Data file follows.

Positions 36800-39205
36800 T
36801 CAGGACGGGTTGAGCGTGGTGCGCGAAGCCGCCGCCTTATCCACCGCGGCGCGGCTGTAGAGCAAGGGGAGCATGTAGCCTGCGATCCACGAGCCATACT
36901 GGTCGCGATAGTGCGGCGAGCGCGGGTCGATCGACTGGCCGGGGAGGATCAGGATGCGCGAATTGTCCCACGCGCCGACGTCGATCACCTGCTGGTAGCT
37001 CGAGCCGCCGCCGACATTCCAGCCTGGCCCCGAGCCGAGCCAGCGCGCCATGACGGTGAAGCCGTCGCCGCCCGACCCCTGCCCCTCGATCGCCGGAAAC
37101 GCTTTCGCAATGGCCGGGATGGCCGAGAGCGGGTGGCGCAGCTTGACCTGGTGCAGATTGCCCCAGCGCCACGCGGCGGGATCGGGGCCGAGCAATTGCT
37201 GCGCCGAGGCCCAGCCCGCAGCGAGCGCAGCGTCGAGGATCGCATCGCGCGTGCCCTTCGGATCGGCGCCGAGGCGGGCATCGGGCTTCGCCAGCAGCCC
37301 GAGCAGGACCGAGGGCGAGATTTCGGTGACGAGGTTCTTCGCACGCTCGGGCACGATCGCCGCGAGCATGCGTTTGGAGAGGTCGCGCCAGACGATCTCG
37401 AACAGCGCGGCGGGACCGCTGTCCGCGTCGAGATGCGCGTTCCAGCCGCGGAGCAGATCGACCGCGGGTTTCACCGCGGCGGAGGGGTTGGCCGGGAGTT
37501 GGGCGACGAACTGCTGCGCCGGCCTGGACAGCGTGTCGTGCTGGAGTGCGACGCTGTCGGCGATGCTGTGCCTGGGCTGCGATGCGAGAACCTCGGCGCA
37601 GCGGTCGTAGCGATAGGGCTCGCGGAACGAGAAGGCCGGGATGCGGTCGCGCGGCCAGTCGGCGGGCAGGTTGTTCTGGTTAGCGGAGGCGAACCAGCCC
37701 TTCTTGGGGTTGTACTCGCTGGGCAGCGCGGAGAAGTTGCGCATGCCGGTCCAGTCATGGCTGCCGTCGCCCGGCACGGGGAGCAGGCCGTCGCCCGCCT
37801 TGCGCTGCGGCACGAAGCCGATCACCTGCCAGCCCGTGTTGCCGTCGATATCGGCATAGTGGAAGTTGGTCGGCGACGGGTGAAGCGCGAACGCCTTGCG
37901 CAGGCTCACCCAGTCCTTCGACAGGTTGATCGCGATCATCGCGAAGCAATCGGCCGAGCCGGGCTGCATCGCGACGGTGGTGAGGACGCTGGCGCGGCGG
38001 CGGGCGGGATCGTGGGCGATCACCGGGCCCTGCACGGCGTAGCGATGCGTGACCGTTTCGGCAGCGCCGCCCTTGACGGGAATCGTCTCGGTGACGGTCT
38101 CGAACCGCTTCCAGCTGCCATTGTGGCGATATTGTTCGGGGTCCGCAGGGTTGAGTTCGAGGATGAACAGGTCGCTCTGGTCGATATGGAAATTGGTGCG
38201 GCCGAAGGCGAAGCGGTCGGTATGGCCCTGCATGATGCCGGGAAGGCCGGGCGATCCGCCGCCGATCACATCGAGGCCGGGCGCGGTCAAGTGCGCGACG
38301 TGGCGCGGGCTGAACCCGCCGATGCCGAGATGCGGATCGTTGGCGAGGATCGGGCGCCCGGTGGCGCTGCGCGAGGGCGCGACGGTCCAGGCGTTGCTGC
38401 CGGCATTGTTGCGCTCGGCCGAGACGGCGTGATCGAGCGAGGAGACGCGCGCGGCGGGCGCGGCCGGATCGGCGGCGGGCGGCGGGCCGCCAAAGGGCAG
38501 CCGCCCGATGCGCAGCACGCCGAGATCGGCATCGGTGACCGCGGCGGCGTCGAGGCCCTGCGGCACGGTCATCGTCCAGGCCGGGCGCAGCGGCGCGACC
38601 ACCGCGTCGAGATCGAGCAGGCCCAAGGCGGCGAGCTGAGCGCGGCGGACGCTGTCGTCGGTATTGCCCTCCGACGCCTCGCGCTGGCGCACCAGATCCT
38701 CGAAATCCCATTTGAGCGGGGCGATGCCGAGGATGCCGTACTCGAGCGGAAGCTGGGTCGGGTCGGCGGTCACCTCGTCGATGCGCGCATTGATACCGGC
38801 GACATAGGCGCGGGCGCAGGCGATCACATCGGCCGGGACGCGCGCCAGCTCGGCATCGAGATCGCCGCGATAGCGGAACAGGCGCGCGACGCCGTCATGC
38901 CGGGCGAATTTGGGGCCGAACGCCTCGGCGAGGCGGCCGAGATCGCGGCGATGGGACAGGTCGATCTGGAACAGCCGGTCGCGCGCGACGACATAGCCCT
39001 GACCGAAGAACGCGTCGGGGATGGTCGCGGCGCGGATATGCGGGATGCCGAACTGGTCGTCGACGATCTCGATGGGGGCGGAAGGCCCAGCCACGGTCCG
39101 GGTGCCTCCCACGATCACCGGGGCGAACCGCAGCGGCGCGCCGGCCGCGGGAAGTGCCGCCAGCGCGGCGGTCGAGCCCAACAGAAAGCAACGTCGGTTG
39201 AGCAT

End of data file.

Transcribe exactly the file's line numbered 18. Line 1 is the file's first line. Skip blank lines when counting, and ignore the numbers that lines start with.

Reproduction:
38301 TGGCGCGGGCTGAACCCGCCGATGCCGAGATGCGGATCGTTGGCGAGGATCGGGCGCCCGGTGGCGCTGCGCGAGGGCGCGACGGTCCAGGCGTTGCTGC